The report said some of the weaknesses in the policy were that it focuses on the adolescent mother and does not make provision for the infant, which makes it difficult for adolescents to balance their caregiving responsibilities with attending school.

“The current education system has no formal provision for children less than three years of age, especially in rural communities where most of the pregnancies are happening; making it difficult for breastfeeding mothers to access school,” it added.

A large number of girls in Zimbabwe drop out of school due to pregnancies and do not return even after giving birth.

During the Covid-19 period between 2020 and 2021, a total of 5000 girls fell pregnant and 3000 of those pregnancies were recorded in March alone, statistics from Women Affairs, Community and Small to Medium Entreprise Development show.

The UNFPA says 350 000 girls aged between 10 and 19 fell pregnant between 2019 and 2022.

Activists say the high prevalence of pregnancies among school girls is also fueling child marriages as most girls see no other alternative than to get married after falling pregnant and giving birth.

Progressive Teachers Union of Zimbabwe president Takavafira Zhou said many girls in Zimbabwe were in Moyo’s predicament as the school system was not conducive for adolescent mothers.

“Her case is not isolated. We have handled a lot of similar cases and this is prevalent in Zimbabwe,” Zhou told NewZimbabwe.com.

“We have assisted a lot of girls to be readmitted to neighbouring schools instead of their former schools because we think this will give a wrong impression to other girls.

“They might end up thinking that there is no problem with falling pregnant while in school and all become pregnant. Imagine teaching a classroom for pregnant girls.”

He said one of the solutions could be the setting of special schools to cater for adolescent mothers, but the idea was shot down by the Ministry of Primary and Secondary Education, which said such a set-up would be discriminatory.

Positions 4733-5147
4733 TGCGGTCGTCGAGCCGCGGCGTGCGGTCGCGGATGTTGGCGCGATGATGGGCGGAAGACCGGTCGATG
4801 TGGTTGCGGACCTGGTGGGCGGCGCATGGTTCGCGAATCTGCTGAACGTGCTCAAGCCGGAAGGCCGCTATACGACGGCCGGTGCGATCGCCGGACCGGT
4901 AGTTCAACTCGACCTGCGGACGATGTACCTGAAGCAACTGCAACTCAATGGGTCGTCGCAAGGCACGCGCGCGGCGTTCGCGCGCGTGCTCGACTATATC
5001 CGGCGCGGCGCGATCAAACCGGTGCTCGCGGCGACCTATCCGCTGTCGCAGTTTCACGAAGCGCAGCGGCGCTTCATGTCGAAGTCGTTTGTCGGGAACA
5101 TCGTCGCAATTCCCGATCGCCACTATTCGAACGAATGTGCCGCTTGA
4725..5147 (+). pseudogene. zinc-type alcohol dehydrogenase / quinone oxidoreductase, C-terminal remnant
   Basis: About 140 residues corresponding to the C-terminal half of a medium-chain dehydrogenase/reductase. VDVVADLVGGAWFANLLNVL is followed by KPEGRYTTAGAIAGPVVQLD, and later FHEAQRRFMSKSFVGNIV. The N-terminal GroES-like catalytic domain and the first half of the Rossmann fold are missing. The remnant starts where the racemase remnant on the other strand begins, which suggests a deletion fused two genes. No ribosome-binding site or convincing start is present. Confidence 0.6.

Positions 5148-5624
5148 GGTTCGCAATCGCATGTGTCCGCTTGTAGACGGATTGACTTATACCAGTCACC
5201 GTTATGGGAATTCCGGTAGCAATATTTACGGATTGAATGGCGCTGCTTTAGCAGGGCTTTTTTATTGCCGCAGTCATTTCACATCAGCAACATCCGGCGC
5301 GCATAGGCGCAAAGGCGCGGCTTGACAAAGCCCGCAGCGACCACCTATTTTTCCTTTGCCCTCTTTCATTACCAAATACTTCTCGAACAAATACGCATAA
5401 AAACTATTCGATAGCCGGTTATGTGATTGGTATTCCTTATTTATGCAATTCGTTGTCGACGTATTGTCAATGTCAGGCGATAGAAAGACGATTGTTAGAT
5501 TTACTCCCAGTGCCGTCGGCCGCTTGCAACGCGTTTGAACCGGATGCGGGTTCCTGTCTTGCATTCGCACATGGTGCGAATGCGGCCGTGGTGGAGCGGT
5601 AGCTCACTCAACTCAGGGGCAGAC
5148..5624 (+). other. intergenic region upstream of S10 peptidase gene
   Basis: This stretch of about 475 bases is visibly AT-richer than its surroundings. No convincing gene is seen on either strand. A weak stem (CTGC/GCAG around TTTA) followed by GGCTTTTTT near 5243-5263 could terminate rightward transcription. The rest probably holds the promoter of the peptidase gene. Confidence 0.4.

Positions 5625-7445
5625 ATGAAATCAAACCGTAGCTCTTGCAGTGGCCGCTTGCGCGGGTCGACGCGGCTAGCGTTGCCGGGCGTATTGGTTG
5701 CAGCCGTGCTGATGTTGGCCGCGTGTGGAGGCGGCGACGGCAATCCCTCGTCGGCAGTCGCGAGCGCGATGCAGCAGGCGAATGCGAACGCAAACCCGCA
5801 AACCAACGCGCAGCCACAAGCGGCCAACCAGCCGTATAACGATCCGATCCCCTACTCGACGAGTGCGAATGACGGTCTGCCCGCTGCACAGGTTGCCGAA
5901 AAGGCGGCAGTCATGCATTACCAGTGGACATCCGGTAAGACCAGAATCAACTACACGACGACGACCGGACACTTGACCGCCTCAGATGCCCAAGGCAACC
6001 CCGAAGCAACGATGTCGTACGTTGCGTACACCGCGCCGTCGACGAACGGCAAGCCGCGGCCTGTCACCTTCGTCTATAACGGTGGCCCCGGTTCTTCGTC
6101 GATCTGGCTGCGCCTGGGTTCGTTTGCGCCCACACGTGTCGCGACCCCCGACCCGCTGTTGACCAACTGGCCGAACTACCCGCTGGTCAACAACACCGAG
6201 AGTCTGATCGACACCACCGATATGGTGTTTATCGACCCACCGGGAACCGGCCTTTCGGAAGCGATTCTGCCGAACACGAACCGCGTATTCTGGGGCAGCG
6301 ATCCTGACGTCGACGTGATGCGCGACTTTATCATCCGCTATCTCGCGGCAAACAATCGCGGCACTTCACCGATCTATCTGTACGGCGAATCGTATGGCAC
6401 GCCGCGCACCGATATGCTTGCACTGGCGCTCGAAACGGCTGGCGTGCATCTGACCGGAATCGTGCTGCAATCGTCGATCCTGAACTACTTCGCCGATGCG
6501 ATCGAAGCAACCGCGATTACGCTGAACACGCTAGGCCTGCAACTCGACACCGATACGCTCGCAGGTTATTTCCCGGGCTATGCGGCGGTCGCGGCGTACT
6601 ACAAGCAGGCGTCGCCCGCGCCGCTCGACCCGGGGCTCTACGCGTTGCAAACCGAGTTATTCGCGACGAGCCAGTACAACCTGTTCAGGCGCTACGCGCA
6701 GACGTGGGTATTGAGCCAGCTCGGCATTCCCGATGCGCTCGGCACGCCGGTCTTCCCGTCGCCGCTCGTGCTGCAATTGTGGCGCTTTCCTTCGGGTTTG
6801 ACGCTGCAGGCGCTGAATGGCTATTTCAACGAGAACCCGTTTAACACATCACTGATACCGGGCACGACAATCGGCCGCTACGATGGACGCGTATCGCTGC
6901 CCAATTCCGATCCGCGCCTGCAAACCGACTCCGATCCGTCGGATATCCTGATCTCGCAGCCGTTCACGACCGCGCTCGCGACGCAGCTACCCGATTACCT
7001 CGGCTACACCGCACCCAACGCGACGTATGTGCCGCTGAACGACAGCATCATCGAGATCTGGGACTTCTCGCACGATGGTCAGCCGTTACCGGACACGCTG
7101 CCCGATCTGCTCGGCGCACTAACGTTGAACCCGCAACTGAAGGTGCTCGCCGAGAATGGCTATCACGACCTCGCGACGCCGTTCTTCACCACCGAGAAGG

“The challenge we have is that we have a policy, but its implementation is not clear. “There is no clear-cut policy,” Zhou said.

“You will also find that most parents are not willing to pay fees for their children, who fall pregnant in school and would want the perpetrator to pay.

“It will be a challenge under circumstances where the father is also a minor or a student, so many of them end up being denied the right to education.”

Ministry of Primary and Secondary Education spokesperson Taungana Ndoro said schools that were refusing to enrol adolescent mothers were breaking the law.

“No schools are doing that in Zimbabwe. We have not received such reports,” Ndoro said.

“All that was fixed by the Education Amendment Act and it is her right to enrol with any school.

“Anyone who refuses to enrol her will be breaking the law and schools cannot do that willy-nilly. It is not within their power to do so.”

He said any parents facing similar challenges must take their cases to district education officers.

For a long time, public health advocates in Zimbabwe have been pushing the government to give adolescents access to reproductive health services and education to avoid more girls finding themselves in Chipo’s position.